You have to have been hiding from the news or social media not to have heard of Uber, the car service where all the drivers are independent contractors. That model of providing a service is becoming more widespread and becoming an increasingly popular way of working for many people, across three generations. I wonder if this can extend to a larger segment of business. I wonder if we can ever see a form of Uber HR.
Is Uber HR in our future?
Current businesses operating under this model include the car services Uber and Lyft. TaskRabbit is a business where people can run errands or do other odd jobs. AirBnB allows you to rent your available apartment or condo. This is all part of a growing segment called micro-entrepreneurship or micropreneurs. To be honest, none of these things are really new. Entrepreneurs have been doing this stuff for a long time. People who are used by TaskRabbit used to be called a “handyman.” People who wanted to give people rides would start a small cab company or a limo service. The difference is that people today don’t create companies around their activities as did many in the past.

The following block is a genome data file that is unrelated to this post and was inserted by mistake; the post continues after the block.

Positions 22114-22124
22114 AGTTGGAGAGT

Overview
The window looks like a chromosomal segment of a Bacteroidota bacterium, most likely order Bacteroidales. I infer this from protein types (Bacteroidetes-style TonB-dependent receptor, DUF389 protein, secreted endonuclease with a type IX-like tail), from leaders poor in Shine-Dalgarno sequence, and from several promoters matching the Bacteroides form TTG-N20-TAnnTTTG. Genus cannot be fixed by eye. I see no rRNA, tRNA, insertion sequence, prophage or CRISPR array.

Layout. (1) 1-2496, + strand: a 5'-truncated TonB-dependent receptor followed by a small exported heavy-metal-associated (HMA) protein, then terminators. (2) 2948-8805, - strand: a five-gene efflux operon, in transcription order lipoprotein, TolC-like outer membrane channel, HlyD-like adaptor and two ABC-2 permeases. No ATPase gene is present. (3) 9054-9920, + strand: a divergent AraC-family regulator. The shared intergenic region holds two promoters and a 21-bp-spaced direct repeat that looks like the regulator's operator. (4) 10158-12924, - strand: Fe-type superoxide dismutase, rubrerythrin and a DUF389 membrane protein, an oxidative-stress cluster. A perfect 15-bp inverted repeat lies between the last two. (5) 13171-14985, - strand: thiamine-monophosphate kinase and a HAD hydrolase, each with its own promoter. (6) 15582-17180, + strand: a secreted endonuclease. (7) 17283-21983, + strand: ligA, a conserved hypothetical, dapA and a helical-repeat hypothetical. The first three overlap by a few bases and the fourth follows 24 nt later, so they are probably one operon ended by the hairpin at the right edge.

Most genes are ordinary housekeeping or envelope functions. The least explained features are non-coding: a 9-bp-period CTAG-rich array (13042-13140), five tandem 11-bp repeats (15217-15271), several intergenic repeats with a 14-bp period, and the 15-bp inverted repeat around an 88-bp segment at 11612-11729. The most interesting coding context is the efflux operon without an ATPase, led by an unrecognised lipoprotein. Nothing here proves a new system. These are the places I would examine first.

I will use myself as an example. In 1991, when I went out on my own, I established a “company” in order to offer my consulting services to the business community. There was no support organization to join, just books on becoming an independent consultant. Today there are organizations, like Peers.org, Freelancers Union and eCEOs, which act as hosts or provide platforms for the independent to get “gigs”, much like Uber provides the platform for people who drive. Uber drivers do not solicit business, they take assignments. The consulting business now has the beginnings of such a model. Couldn’t such a model be applied to human resources work?
Does HR need to be fulltime?
More and more HR work is being outsourced. Core HR is becoming a smaller function in many organizations. Why wouldn’t an “Uber” model work for getting HR help when needed? Rather than having to search through multiple consultants why not use “Uber HR” (for lack of a better name) where you can call and express a need and an available HR professional shows up at your door. Automated artificial intelligence will facilitate the day-to-day work getting done so why have fulltime staff on hand when not really needed? Or is HR so critical to successfully running an organization that fulltime professionals are needed because they understand the people and the organization and insure they work in a lock-step manner to make sure the company and employees work efficiently and effectively for each other? Could SHRM morph into an Uber type of organization providing “HR gigs” to its membership?
Let me know your point of view on this issue. As an HR professional would you work in such a “gig” economy? As a business owner would you hire HR on such a contingency basis? Could this be the future of HR?